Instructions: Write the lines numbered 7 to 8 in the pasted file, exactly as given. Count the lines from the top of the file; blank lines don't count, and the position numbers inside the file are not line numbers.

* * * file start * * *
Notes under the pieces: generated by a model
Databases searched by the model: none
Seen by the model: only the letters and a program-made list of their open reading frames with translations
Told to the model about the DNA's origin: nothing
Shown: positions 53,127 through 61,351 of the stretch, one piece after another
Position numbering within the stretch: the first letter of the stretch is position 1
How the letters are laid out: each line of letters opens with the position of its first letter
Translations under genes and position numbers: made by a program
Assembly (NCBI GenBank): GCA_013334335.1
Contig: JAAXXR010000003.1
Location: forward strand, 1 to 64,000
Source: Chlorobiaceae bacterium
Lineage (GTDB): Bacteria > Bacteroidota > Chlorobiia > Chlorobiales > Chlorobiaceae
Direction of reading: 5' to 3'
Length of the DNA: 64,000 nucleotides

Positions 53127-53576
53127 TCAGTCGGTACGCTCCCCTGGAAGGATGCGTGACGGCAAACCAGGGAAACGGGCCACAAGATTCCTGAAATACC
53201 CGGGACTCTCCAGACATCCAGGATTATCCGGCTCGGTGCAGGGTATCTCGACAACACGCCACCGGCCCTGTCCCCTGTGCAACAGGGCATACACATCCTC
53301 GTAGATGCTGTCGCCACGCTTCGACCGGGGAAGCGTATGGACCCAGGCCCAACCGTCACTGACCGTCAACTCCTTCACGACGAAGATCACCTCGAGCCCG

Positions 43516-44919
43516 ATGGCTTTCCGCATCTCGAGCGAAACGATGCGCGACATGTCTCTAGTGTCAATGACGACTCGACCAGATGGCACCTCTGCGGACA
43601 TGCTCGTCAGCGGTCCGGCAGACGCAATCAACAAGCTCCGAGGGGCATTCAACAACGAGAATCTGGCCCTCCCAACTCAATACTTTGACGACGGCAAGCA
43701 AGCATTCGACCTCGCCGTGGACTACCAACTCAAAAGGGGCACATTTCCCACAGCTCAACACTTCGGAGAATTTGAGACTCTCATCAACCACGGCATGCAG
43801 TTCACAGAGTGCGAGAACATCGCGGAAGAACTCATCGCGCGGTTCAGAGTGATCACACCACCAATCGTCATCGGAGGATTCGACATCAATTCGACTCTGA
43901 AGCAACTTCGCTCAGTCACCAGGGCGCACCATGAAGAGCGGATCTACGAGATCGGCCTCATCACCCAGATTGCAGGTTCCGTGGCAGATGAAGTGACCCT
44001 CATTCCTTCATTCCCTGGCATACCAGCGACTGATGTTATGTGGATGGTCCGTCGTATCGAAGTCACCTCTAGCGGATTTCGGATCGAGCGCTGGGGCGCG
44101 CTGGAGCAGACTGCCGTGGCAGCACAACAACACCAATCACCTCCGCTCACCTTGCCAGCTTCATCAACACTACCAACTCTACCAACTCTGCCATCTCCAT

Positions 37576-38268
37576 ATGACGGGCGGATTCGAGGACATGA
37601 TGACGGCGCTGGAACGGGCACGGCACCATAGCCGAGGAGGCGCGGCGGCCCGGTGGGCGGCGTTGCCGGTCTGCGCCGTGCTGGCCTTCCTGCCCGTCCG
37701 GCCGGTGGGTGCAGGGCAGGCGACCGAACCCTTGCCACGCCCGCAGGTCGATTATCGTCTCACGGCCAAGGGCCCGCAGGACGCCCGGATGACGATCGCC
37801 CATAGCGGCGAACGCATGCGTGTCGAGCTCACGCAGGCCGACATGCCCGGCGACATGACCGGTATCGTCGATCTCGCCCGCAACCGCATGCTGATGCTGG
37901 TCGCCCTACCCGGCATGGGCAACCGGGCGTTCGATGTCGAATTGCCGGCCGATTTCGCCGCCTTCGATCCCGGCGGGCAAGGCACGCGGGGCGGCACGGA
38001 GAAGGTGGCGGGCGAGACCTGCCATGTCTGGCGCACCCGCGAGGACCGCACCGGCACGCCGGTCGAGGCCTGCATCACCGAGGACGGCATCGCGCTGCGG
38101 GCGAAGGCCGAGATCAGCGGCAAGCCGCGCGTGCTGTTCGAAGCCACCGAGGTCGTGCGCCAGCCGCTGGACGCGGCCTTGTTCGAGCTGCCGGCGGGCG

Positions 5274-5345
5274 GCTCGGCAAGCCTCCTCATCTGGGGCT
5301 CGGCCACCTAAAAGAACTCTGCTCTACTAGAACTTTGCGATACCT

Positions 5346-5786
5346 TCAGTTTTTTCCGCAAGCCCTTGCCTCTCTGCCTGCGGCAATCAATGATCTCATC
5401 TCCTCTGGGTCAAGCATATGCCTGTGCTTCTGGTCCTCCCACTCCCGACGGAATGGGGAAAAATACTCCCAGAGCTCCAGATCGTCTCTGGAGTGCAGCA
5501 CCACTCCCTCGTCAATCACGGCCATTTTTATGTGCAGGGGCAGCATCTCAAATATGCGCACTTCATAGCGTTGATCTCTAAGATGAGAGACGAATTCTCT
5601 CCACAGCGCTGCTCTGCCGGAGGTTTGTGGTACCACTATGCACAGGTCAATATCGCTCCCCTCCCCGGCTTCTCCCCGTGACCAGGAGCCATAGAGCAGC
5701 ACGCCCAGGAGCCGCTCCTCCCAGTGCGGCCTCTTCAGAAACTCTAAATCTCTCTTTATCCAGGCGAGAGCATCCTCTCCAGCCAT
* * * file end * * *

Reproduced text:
How the letters are laid out: each line of letters opens with the position of its first letter
Translations under genes and position numbers: made by a program